OK, I’m done for now…you get the idea.

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How to Grow Tall

(This bizarre and totally irrelevant image brought to you courtesy of www.fromoldbooks.org  I’m guessing they send you a box to stand on 😉

I feel a bit stunted. I’ve been going through librarian basic training this week (“Enter those books, maggot!”) so I have been neglecting the blog. In fact, I am really too tired to write anything coherent (and this is different from my regular blog postings how, you ask…)

Oh, I did get to watch a VERY amusing training video about customer service that starred Dawn French (who is, indeed, ab fab!). The Brits can even make training videos funny. (You can watch some of the funny bits in this 3 minute promo here if you click over on the right side). Apparently, there are also John Cleese training videos, which look quite fun, too.

And, for some French and Saunders fun, enjoy this Lord of the Rings spoof (it’s long…18 minutes..but it does have insects in it…)

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Oy!

Ugh! The next-to-last day at the old job today. Pretty much uncomfortable for everyone…well, mostly me. They are making it damn easy to leave.

I didn’t want a going away party but some coworkers wanted to have a lunch so I agreed (hey, free food, I mean, heck yeah). And I certainly did not expect anything, as I have only worked there for five years, but I guess it was pretty pathetic that only 3 people ended up at lunch with me. One of them was NOT my boss. She made it pretty clear that she could give a rat’s ass (although… she did buy the Chinese food).

The moral of the story here is that you can be a hard working employee and go the extra mile but in the end when you leave you are the enemy. And once you give your two weeks notice it’s dead man walking: you don’t want to be there and they don’t want the reminder that you are going off someplace better (with kittens, rainbows and pots of gold….wheeee!)

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Big Fish

Took a trip to one of my favorite places: The 577 Foundation

Usually, this is something that just the dog and I do every weekend (girl time!), but we were happy to have Greg along with us this time. The dog is bonkers about the geodesic biodome there (maybe all the rich, oxygenated air?), so we went in to feed the fish. There are some real monster koi in there…about 2 feet long! And, boy are they piggy (wait..can a fish be piggy…) eaters.

bear on bridge     One of the staff says that they have a real problem with people touching the koi. They often inadvertently rub off the protective “slime” or mucus from the scales of the fish which leads to infection on the fish (NOT people, silly) and can cause lesions to form. Lesson #1: Don’t Pet the Fish!

In case you needed a koi ID sheet, you can find one here. Selling and maintaining koi is a big business and they even have plastic surgery for fish:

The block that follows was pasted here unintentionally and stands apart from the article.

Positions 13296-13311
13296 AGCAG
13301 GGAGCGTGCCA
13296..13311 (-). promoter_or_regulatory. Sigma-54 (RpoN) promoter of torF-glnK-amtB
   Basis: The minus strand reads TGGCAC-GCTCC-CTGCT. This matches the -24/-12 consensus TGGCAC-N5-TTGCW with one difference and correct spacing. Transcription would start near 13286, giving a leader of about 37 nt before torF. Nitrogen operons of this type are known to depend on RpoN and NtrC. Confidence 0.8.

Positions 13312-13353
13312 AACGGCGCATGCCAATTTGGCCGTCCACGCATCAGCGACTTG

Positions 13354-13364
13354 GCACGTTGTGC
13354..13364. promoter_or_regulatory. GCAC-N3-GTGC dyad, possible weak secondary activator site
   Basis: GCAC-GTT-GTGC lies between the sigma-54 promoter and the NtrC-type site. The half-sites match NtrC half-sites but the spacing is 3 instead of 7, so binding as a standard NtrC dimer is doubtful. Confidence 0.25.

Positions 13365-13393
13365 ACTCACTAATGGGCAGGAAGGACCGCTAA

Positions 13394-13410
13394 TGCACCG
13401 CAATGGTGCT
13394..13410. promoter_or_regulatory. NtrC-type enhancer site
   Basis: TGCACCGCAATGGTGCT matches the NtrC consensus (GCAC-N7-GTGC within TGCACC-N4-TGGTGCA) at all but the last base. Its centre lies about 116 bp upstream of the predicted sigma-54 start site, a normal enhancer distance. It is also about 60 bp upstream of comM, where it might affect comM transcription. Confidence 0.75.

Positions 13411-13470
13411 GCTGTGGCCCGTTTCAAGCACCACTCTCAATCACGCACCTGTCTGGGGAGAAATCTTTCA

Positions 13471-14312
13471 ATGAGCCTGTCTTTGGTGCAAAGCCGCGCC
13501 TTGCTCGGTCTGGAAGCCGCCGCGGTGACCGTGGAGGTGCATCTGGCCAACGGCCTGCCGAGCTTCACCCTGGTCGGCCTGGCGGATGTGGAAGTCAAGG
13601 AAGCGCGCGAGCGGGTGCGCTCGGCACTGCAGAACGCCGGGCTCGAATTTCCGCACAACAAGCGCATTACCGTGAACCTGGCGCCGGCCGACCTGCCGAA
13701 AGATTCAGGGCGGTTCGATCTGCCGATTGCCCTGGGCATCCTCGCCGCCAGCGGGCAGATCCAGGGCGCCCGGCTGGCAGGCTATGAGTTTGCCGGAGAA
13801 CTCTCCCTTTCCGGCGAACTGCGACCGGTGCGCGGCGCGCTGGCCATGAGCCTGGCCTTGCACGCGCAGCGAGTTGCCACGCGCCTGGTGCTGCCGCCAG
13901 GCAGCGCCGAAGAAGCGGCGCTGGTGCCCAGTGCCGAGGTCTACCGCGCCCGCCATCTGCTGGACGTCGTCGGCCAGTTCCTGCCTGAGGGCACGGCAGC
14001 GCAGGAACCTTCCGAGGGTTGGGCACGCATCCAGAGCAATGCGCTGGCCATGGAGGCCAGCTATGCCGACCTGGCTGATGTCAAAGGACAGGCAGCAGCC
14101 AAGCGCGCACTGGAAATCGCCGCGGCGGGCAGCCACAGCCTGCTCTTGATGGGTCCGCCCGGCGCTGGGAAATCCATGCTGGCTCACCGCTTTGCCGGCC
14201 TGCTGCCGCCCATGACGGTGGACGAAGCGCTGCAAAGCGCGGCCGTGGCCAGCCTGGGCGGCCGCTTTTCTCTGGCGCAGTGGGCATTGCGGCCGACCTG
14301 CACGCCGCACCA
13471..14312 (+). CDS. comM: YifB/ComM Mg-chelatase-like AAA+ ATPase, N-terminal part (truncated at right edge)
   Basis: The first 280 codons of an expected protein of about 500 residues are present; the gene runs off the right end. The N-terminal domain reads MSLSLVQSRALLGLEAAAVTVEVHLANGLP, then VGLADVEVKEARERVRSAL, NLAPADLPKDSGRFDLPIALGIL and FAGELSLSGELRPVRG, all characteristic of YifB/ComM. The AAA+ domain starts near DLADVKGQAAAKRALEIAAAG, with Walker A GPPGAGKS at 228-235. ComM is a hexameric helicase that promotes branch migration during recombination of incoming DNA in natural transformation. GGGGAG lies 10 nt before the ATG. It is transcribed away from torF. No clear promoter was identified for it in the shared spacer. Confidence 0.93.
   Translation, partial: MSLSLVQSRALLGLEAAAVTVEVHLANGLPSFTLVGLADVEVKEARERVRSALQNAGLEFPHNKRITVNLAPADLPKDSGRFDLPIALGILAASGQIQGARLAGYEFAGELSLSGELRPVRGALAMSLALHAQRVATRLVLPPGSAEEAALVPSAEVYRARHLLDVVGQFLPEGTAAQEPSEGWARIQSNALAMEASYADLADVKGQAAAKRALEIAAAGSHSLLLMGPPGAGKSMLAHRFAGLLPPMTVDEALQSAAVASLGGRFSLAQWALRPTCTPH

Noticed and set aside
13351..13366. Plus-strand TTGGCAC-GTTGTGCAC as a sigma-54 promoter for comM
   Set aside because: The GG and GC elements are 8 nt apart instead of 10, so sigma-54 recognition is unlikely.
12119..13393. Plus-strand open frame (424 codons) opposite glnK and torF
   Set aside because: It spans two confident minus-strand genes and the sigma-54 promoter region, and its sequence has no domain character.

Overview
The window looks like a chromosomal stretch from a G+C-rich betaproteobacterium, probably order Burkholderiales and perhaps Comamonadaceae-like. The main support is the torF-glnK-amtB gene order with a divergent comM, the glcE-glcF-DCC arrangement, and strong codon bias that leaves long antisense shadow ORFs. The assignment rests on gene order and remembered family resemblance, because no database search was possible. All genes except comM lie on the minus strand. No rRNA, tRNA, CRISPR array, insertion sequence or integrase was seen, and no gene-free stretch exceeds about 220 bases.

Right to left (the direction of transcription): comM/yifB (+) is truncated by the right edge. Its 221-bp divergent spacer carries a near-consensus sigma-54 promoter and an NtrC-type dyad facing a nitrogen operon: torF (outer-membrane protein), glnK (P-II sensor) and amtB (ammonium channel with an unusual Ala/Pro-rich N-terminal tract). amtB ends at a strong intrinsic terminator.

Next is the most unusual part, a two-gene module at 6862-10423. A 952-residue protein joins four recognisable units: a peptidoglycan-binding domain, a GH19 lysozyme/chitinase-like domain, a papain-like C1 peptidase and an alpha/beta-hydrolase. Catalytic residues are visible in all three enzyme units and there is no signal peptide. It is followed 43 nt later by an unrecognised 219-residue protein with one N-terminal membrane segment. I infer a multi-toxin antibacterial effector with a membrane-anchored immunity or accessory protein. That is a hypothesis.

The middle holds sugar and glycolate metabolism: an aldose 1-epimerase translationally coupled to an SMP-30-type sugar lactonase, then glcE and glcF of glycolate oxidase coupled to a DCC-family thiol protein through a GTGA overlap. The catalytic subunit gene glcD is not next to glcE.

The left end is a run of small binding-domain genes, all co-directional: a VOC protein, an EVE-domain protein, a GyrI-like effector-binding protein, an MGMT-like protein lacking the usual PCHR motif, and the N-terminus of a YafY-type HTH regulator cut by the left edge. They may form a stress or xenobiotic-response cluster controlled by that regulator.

“Fish diagnostics range from a basic exam ($40), blood work ($60) and X-rays ($55) to the advanced: ultrasound ($175), CAT scans ($250). Veterinarians tube-feed fish. They give fish enemas, fix broken bones with plates and screws, remove impacted eggs, treat scoliosis and even do fish plastic surgery — anything from glass-eye implantation to ”surgical pattern improvement,” with scale transplantation, scale tattooing or unsightly-scale removal.”

You should read the full article…it is truly amazing stuff! What I did not know was that koi are also considered nuisance / invasive species:

Koi have been accidentally or deliberately released into the wild in every continent except Antarctica. They greatly increase the turbidity of the water because they are constantly stirring up the substrate. This makes waterways unattractive, reduces the abundance of aquatic plants, and can render the water unsuitable for swimming or drinking even by livestock. In some countries, koi have caused so much damage to waterways that vast amounts of money and effort have been spent trying to eradicate them, largely unsuccessfully. Because of the danger to the environment koi possession is illegal in many parts of America, South America and Australia.

Good thing these are kept inside in a pond. We also went out to the river overlook and even though it was bitter cold we saw this fellow scurrying along:

possum A Virginia opossum! And quite a robust looking one, too. Generally, the ones we see around here have stumpy tails and mangled ears from loosing bits to frostbite. I used to volunteer at a wildlife rehabilitation center and the joke was: “Why did the chicken cross the road? To prove to the opossum that it could be done!” If you see roadkill, chances are that it’s a possum…

Should you feel like becoming a card-carrying member of the National Opossum Society (yes, there is one) you can get a snazzy bumper sticker along the lines of “I Brake for Possums” or this fantastic picture only a mother could love.